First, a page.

To study the clinicopathologic features of fatal enterovirus 71 (EV71) infection.
Autopsy was performed in 5 neonates died of EV71 infection. Tissue samples from major organs were collected, formalin-fixed and examined under light microscopy. Immunohistochemical study was carried out in selected examples.
Four of the 5 cases showed predominant changes in central nervous system, with encephalitis and encephalomyelitis identified mainly in brainstem and upper cervical spinal cord. Histologic findings included neuronal degeneration and necrosis, neuronophagia, perivascular cuffing and diffuse or nodular hyperplasia of macrophages/microglia. Cerebral edema, brain herniation and aseptic meningitis were also noted. The lungs showed mainly pulmonary congestion, neurogenic pulmonary edema and focal hemorrhage. There were minimal changes in the intestinal epithelium. The intestinal lymphoid tissue however was hyperplastic and associated with apoptosis of follicular center cells. The remaining case had cerebral edema and mild meningitis. The lung alveolar septa were thickened with lymphocytic infiltrates. Some alveolar cells were hyperplastic and associated with diffuse hyaline membrane formation. No specific abnormalities were identified in gastrointestinal tract. In all the 5 cases studied, there was enlargement of lung hilar and mesenteric lymph nodes, coupled with apoptosis of follicular center cells. In general, no significant pathologic changes were demonstrated in heart, liver and kidneys.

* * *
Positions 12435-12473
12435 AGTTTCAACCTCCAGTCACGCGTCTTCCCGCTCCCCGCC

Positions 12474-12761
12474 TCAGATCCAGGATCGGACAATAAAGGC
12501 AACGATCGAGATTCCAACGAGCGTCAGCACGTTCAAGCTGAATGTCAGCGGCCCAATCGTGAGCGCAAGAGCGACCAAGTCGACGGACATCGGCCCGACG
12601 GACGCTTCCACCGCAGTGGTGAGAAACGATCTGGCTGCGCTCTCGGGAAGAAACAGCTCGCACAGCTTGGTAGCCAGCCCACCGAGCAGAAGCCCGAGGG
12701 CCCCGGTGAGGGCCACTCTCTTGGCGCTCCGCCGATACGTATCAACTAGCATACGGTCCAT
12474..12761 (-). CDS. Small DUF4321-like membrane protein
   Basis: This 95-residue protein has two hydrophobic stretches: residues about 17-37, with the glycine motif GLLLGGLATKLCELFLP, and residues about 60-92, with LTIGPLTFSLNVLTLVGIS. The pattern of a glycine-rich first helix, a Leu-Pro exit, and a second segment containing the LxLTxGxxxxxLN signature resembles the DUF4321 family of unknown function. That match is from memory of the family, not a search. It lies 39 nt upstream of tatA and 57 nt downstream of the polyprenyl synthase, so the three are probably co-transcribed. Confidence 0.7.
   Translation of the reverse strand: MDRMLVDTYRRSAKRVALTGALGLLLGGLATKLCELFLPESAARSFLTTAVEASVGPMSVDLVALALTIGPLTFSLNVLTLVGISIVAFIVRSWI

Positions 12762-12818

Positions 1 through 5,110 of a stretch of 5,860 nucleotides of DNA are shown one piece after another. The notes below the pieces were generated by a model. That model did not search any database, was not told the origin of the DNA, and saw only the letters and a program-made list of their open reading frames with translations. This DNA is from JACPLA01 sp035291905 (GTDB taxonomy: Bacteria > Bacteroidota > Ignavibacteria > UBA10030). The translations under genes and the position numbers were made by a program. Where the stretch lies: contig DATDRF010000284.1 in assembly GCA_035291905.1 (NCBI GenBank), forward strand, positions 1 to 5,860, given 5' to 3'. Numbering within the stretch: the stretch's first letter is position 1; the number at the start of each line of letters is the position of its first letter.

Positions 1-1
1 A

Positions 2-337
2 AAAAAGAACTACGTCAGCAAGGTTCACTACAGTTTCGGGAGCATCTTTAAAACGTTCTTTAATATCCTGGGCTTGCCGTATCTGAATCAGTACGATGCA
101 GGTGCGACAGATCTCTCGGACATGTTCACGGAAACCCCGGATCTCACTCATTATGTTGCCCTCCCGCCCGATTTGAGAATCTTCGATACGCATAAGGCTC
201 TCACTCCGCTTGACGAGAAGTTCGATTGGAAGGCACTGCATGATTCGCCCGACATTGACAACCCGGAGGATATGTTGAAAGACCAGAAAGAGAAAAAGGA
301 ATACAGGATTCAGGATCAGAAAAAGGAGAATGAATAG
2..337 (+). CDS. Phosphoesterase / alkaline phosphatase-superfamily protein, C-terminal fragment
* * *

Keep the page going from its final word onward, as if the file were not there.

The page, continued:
In fatal EV71 infection, the major pathologic changes lie in the central nervous system. The pulmonary lesions are mainly secondary in nature. The usual cause of death is cerebral edema complicated by brain herniation and pulmonary edema. It is also noteworthy that some cases show only lung damages, without classic neurologic changes.
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